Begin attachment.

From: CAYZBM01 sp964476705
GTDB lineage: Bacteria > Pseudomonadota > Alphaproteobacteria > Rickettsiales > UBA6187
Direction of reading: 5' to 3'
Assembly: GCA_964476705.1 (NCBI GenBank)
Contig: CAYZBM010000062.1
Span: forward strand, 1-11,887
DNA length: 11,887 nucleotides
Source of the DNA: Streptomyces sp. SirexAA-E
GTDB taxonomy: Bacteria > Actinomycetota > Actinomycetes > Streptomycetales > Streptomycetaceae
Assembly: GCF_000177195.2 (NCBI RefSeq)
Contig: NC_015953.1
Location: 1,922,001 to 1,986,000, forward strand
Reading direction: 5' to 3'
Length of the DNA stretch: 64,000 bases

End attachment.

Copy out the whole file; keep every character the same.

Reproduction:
From: CAYZBM01 sp964476705
GTDB lineage: Bacteria > Pseudomonadota > Alphaproteobacteria > Rickettsiales > UBA6187
Direction of reading: 5' to 3'
Assembly: GCA_964476705.1 (NCBI GenBank)
Contig: CAYZBM010000062.1
Span: forward strand, 1-11,887
DNA length: 11,887 nucleotides
Source of the DNA: Streptomyces sp. SirexAA-E
GTDB taxonomy: Bacteria > Actinomycetota > Actinomycetes > Streptomycetales > Streptomycetaceae
Assembly: GCF_000177195.2 (NCBI RefSeq)
Contig: NC_015953.1
Location: 1,922,001 to 1,986,000, forward strand
Reading direction: 5' to 3'
Length of the DNA stretch: 64,000 bases